In many old cookery books there is a section at the back about household chores, including cleaning. How easy it is for us with our constant hot water, washable fabrics with permanent dyes, or expert dry-cleaners, all the detergents and sprays and soaps for every possible use! Just think back to when cleaning was such a chore, and there weren’t washing machines, tumble dryers, heated clothes racks and airing cupboards.
I’m looking at a book which is nearly a hundred years old, and not being distracted by how to remove blood stains, candle grease or creosote, and wondering if these days anyone has antelope skin bags, net veils, or anything made of stockinette, or trying to find out what repp is (a type of ribbed fabric made from cotton, wool or silk, I came across this complicated procedure for cleaning cretonne. According to Wikipedia Cretonne was originally a strong, white fabric with a hempen warp and linen weft; now it is usually coloured, unglazed and printed on both sides. . If by chance you have some which needs cleaning, this is what you should do:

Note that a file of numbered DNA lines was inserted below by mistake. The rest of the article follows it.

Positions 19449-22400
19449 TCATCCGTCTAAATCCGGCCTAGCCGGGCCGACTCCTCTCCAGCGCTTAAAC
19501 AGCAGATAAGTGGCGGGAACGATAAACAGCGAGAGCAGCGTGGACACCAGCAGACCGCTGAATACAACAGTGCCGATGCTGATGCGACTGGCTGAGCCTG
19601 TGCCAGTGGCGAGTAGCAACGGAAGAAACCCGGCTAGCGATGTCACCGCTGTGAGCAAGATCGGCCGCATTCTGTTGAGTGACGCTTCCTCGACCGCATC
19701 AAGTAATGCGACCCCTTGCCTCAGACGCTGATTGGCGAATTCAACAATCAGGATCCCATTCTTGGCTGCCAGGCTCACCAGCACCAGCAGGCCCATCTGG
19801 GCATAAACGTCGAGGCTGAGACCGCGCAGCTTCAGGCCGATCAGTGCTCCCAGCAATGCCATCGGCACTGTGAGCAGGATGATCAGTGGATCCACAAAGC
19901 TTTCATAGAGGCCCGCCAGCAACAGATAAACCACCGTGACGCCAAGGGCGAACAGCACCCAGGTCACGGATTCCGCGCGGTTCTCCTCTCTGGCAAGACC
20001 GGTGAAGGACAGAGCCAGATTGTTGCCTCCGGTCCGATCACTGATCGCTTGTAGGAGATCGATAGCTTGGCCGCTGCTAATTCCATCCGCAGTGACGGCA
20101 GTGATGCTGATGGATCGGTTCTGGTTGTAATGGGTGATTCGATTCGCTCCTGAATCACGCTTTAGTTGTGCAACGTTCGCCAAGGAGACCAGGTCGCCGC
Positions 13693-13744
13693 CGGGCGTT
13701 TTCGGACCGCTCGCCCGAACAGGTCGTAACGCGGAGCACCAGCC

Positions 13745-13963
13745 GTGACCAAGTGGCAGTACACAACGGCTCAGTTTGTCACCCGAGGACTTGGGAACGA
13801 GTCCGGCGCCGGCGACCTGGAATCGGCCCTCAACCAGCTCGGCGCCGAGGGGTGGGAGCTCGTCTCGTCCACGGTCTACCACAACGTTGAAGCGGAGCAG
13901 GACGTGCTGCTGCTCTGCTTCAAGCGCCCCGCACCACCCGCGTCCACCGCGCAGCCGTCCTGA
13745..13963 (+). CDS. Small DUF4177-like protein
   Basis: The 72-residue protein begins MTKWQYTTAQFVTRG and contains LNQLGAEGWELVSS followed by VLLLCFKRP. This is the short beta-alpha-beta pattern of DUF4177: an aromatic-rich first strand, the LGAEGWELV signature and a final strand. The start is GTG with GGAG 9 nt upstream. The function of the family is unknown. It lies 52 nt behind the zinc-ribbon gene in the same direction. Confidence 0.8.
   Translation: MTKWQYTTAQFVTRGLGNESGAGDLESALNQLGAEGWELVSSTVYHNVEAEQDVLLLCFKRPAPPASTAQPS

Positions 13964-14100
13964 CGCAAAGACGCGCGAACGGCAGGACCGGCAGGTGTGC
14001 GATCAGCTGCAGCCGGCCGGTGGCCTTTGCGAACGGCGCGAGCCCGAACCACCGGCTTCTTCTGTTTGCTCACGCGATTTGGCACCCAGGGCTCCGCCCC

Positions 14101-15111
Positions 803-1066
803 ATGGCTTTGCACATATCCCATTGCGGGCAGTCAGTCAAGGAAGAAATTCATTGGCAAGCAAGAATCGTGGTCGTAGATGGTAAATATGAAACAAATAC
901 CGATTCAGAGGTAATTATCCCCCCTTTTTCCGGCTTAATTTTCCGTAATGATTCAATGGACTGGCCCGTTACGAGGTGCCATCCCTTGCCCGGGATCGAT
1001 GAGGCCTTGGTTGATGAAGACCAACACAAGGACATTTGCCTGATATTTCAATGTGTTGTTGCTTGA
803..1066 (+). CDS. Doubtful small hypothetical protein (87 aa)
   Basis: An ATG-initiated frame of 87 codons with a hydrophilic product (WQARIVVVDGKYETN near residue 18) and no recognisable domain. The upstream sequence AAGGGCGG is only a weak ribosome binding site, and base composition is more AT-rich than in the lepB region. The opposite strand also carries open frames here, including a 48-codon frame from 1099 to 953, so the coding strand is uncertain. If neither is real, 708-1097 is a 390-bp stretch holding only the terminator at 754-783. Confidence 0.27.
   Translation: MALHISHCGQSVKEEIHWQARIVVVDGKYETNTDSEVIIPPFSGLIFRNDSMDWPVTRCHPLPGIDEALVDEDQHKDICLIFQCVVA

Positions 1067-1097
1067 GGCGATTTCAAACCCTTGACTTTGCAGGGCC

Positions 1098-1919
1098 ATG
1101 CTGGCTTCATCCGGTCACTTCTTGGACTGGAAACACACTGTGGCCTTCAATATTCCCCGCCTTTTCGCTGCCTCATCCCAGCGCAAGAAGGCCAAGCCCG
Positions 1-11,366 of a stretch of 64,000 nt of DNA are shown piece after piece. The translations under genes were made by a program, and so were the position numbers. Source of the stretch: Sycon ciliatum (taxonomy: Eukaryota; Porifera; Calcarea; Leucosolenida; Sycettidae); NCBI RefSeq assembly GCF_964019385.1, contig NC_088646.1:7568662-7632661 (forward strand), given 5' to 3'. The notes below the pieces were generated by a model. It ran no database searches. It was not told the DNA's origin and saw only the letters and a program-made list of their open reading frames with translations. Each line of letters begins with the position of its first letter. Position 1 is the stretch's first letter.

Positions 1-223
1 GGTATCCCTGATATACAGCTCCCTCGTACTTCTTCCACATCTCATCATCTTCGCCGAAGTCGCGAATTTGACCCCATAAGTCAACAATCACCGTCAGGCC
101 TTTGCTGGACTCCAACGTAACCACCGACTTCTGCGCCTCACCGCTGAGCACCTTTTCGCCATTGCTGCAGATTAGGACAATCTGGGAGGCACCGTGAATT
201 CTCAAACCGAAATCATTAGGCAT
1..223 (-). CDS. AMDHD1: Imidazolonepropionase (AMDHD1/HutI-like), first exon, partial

Cretonne is best when washed in bran water. The advantage of this is that it preserves the colours to a great extent.
Half a pound of bran is required for each gallon of water. Put the bran in a large bag of butter muslin and fill his not more than half full then tie securely. Place the bag of bran in the copper with the required amount of water. Bring slowly to the boil and boil for half an hour. Then draw off the water and add cold water to make it tepid. Squeeze the bag of bran well in this and before adding dissolved soap to make a lather, keep some of the bran water for rinsing.
Wash the cretonnes quickly and use the water tepid, or even cold if the colours run. Rinse them in tepid water and finally bran water. When partly dry, iron on the wrong side.
So to complete this you would first have to light the boiler under the copper, dissolve some soap and then go through the boiling, squeezing, adding tepid water before you even start washing! We are so lucky!